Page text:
Councilwoman Kathy Miller said she has struggled with odors from a nearby grow in her own neighborhood and expressed reservations about further allowing it in the city. The current ordinance for medical marijuana allows the city’s code enforcement officer to swiftly abate cannabis grows if they’re in plain sight or cause a large odor, as would the proposed ordinance.
“I still have the same issues with this that I’ve had all along, with increased crime and nuisance and quite frankly, we’re endangering pets and kids if people aren’t careful with marijuana,” she said.
Some residents, including John Richards, cautioned the city to consider the larger negative impacts of more cannabis.
“I suggest that you think about the overall health in society and what were doing,” he said. “We have enough problems in our country and the world — please think about that.”
Councilman Dave King said he’s comfortable with a limited number of delivery services and retail outlets, as long as the city maintains the ability to control permits.
“I think that a limited amount of retail within the city limits would be fine with me, and I think that quite frankly, other municipalities throughout the state and county that are doing it are managing to work through it. But on the flip side, I don’t want to be overrun with them,” he said.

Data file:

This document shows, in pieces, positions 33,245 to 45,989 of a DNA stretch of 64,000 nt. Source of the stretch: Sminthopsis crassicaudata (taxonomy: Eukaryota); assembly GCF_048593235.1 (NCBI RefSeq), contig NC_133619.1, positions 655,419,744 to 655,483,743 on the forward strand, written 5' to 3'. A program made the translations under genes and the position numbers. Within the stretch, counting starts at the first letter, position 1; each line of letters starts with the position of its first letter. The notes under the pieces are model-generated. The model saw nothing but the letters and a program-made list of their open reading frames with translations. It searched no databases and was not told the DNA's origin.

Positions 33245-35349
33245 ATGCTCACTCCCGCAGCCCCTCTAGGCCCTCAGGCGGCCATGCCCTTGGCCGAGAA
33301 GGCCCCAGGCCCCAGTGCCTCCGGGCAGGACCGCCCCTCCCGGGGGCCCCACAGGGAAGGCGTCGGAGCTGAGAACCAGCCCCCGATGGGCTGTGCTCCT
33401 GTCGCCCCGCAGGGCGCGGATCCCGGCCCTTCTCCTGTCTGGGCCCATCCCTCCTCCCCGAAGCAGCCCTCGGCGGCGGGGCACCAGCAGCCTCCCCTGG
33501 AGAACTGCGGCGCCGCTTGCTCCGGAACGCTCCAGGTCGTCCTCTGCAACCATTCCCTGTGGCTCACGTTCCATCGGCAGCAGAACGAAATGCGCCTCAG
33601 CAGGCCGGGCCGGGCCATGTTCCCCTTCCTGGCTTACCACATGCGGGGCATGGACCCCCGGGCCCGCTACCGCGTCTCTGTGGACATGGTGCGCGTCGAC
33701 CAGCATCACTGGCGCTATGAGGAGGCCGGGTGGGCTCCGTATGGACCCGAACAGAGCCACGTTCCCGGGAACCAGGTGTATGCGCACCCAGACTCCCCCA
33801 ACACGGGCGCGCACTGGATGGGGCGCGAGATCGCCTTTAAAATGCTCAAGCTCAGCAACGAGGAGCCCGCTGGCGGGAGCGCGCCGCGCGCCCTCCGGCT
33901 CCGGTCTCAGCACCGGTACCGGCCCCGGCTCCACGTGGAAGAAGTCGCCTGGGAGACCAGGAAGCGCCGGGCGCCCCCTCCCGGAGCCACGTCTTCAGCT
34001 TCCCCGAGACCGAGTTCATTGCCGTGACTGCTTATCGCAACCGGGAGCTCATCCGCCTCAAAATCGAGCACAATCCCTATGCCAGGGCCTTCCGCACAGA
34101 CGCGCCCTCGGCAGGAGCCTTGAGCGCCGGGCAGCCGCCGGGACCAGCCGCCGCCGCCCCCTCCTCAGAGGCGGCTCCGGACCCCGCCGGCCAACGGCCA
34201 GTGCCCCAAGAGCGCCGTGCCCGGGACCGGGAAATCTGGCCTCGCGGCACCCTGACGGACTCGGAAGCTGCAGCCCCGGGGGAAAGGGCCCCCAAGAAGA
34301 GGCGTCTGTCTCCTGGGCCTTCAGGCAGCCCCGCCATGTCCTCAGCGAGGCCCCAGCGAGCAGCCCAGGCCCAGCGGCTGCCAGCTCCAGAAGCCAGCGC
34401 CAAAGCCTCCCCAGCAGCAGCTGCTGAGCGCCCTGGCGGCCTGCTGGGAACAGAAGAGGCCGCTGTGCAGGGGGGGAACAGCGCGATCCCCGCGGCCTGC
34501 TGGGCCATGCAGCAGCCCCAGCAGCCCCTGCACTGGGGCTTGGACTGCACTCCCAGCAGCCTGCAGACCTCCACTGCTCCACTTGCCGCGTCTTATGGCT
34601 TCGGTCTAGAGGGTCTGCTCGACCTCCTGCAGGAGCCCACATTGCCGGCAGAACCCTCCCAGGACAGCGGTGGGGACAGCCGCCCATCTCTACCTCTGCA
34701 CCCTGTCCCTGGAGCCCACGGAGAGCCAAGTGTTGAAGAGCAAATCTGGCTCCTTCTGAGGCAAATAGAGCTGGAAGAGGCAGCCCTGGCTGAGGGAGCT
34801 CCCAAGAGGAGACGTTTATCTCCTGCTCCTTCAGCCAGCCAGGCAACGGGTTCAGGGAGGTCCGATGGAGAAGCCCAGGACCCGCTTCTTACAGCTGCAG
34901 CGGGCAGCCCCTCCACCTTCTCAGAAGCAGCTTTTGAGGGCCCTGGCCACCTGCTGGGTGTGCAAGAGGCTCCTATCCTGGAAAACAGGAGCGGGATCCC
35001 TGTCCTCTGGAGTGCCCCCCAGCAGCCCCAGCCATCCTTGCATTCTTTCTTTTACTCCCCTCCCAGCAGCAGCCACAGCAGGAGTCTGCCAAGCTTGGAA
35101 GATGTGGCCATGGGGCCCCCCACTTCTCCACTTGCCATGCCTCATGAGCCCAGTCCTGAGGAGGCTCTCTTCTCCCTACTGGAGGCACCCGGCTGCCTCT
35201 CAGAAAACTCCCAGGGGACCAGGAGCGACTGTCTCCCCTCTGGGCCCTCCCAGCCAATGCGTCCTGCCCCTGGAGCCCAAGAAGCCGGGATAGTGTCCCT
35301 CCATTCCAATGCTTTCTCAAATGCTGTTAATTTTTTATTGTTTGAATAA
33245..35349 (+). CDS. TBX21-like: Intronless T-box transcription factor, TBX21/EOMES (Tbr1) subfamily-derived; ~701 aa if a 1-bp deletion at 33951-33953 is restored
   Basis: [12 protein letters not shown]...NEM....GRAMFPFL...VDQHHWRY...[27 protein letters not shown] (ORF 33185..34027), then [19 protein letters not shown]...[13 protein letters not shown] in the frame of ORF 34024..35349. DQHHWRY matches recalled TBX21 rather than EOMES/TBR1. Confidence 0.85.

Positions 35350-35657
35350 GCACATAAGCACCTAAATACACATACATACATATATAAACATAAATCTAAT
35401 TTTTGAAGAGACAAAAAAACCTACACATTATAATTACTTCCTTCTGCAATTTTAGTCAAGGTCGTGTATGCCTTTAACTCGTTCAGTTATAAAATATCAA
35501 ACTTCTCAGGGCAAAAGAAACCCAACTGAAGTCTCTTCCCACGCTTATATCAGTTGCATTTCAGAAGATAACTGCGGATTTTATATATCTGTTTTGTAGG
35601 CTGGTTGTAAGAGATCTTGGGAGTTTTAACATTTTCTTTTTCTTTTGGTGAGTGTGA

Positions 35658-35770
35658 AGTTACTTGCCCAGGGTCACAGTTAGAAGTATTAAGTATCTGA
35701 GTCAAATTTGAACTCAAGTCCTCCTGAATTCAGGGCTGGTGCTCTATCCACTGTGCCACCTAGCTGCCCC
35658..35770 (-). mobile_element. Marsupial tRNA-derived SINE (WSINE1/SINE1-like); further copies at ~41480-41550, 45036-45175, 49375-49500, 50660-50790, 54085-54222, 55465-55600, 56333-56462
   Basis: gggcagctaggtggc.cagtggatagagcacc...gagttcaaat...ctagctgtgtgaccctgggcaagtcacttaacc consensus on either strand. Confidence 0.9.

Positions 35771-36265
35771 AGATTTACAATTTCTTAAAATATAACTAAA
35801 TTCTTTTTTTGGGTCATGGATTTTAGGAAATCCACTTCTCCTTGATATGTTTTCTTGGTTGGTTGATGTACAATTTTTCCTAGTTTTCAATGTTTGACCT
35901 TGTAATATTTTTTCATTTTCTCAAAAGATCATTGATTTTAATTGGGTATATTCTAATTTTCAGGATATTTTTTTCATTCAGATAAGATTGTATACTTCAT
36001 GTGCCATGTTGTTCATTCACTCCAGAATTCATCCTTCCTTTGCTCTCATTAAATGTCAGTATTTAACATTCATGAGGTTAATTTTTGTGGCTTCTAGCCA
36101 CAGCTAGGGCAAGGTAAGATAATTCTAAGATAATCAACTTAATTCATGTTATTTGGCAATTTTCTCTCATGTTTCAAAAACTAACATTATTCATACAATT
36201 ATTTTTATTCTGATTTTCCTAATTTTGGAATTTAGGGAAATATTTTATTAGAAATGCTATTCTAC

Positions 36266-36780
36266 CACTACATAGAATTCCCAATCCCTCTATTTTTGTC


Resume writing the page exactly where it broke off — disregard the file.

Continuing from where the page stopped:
While Councilman Chris Albertson described President Donald Trump as “schizophrenic,” he also expressed an openness to brick-and-mortar outlets and delivery, services as long as the products are safely tested. Councilman Mike Healy supported delivery services, with a hesitation about retail outlets. The majority of the city council was also in favor of allowing manufacturing businesses within its limits, as long as they don’t involve practices like extrication that could pose a public safety hazard.
“I just think we should we should open it up – I’m not opposed to opening it up slowly, but not so slowly that we’re at the end of the line,” Vice Mayor Teresa Barrett said.
Police Chief Ken Savano said the proposed regulations are helpful for police in their quest to keep things in line. The previous ordinance was very effective, he said.
“As the enforcement department, we appreciate the fact that the council recognized it was an effective tool and would like to expand those regulations from med marijuana to non-medical marijuana.”
(Contact Hannah Beausang at firstname.lastname@example.org.)